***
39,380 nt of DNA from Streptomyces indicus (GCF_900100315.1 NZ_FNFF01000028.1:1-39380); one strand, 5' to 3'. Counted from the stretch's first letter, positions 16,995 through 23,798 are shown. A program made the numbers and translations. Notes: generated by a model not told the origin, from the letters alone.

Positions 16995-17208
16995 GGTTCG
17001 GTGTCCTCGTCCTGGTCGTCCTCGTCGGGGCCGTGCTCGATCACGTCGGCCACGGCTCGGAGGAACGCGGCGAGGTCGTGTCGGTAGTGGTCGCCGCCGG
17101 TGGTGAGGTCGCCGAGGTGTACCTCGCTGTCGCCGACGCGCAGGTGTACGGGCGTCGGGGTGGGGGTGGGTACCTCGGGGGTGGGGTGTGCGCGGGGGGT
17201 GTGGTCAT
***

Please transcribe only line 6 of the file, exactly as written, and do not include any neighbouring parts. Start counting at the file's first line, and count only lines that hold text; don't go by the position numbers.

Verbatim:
17201 GTGGTCAT